- within a session (i.e., perhaps requiring connections to be
      rebuilt and commands to be reissued).
      - session recovery.

   The recovery scenarios detailed in the rest of this section are
   representative rather than exclusive. In every case, they detail the
   lowest level recovery that MAY be attempted. The implementer is left
   to decide under which circumstances to raise the recovery level
   and/or what recovery levels to implement.

   At all levels, the implementer has the choice of deferring errors to
   the SCSI initiator (with an appropriate response code), in which case
   the task, if any, has to be removed from the target and all the side-
   effects (like ACA) have to be considered.


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   Recovery within a connection and within a task MUST NOT be attempted
   before the connection is in full feature phase.


6.7.1 Recovery Within-task

   At the target, the following cases lend themselves to within-task
   recovery:

      (1)Lost data PDU - a data PDU may be lost due to a header
      digest error or a data digest error.  In case of a data digest
      error, the error is recognized immediately, and the target MAY
      request the missing data through R2T. In case of a header
      digest error, the target will recognize the missing data either
      when receiving a subsequent piece out of sequence or by a
      timeout in completing a sequence (no data or partial-data-and-
      no-F-bit).  In this case, too, the target MAY request the
      missing data through a R2T.

      The timeout value to be used by a target is outside the scope
      of this document.

   At the initiator, the following cases lend themselves to within-task
   recovery:

      (1)Lost data PDU or lost R2T - a data PDU or R2T may be lost
      due to a header digest error or a data digest error.  In case
      of a data digest error, the error is recognized immediately and
      the initiator MAY request the missing data through SNACK. In
      case of a header digest error, the initiator recognizes the
      missing data or R2T either when receiving a subsequent piece
      out of sequence or by a timeout in completing a sequence (no
      status).  In this case, the initiator MAY request the missing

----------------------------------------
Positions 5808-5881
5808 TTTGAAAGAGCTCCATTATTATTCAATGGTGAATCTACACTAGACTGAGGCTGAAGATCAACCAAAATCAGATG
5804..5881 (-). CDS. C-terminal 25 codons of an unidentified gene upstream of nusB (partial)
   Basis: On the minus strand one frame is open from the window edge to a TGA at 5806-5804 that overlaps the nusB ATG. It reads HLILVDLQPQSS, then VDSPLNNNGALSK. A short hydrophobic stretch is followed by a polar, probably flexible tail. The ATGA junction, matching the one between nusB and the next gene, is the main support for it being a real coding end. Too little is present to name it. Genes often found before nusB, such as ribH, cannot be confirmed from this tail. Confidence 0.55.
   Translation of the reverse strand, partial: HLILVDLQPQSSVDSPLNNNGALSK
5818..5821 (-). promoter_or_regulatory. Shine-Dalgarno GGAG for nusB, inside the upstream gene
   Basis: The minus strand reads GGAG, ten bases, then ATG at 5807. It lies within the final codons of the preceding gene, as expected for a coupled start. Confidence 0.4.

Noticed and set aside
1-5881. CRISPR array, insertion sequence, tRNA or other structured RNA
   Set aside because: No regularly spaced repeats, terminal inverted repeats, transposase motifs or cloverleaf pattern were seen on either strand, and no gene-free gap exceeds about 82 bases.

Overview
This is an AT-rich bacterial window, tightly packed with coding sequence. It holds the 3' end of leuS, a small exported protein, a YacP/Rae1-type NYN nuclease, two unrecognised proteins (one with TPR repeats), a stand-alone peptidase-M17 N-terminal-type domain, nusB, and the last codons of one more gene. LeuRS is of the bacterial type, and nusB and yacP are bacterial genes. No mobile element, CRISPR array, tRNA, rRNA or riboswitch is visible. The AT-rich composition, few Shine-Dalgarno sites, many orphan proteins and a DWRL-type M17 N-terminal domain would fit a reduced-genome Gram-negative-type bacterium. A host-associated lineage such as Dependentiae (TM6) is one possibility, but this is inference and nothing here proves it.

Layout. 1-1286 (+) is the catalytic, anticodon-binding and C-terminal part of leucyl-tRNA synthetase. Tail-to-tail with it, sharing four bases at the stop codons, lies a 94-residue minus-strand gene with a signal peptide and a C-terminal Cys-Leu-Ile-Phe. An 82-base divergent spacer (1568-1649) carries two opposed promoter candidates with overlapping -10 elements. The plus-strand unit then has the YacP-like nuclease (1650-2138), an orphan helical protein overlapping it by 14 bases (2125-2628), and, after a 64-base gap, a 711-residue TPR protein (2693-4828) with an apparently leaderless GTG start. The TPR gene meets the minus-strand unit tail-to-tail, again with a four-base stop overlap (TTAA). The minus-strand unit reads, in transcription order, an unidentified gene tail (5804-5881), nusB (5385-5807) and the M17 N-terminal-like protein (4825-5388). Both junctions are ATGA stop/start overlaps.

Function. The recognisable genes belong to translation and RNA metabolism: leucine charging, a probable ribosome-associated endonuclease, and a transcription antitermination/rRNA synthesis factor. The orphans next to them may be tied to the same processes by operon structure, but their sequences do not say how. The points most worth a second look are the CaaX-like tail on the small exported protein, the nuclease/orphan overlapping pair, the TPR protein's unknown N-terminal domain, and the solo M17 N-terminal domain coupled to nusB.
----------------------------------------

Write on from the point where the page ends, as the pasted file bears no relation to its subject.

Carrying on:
data or R2T through a SNACK.  Note however that an initiator
      SHOULD not request a missing R2T by a SNACK after a timeout to
      avoid a race; this action is better left to the target.

      The timeout value to be used by an initiator is outside the
      scope of this document.


   Both the iSCSI target and initiator MAY resort to a more drastic,
   not-within-task recovery procedure in any of these cases.

   An initiator MAY reissue a command when missing data or status.



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   An iSCSI target MAY reject a data-SNACK with a reject response of
   data SNACK rejected. In this case, it MUST terminate the command with
   an iSCSI command response of SNACK rejected; the task is terminated
   and no future action is expected at target and initiator.


   An iSCSI initiator MUST accept a R2T.

   An iSCSI target on detecting missing data MAY terminate the command
   with an iSCSI error response of Delivery Subsystem Failure.

6.7.2 Recovery Within-connection

   At the initiator, the following cases lend themselves to within-
   connection recovery:

      (1)Lost iSCSI numbered Response recognized by either receiving
      it with a data digest error or receiving a Response PDU with a
      higher StatSN than expected. The initiator MAY request the
      missing responses through SNACK, in which case the target MUST
      reissue them.
      (2)Requests not acknowledged for a long time. Requests are
      acknowledged explicitly through ExpCmdSN or implicitly by
      receiving data and/or status. The initiator MAY reissue non-
      acknowledged commands. The reissued, non-acknowledged commands
      MUST carry their original CmdSN and the X (retry) flag set to
      1.  Note that this is the only case in which the reissued
      command carries the same CmdSN as the "original".
      N.B. While the original connection for a command is still
      "active" (i.e., has not been logged-out or restarted), any
      command MUST be retried only on the original connection. After
      logging out the original connection, commands can be retried on
      a different connection, but MUST still carry the original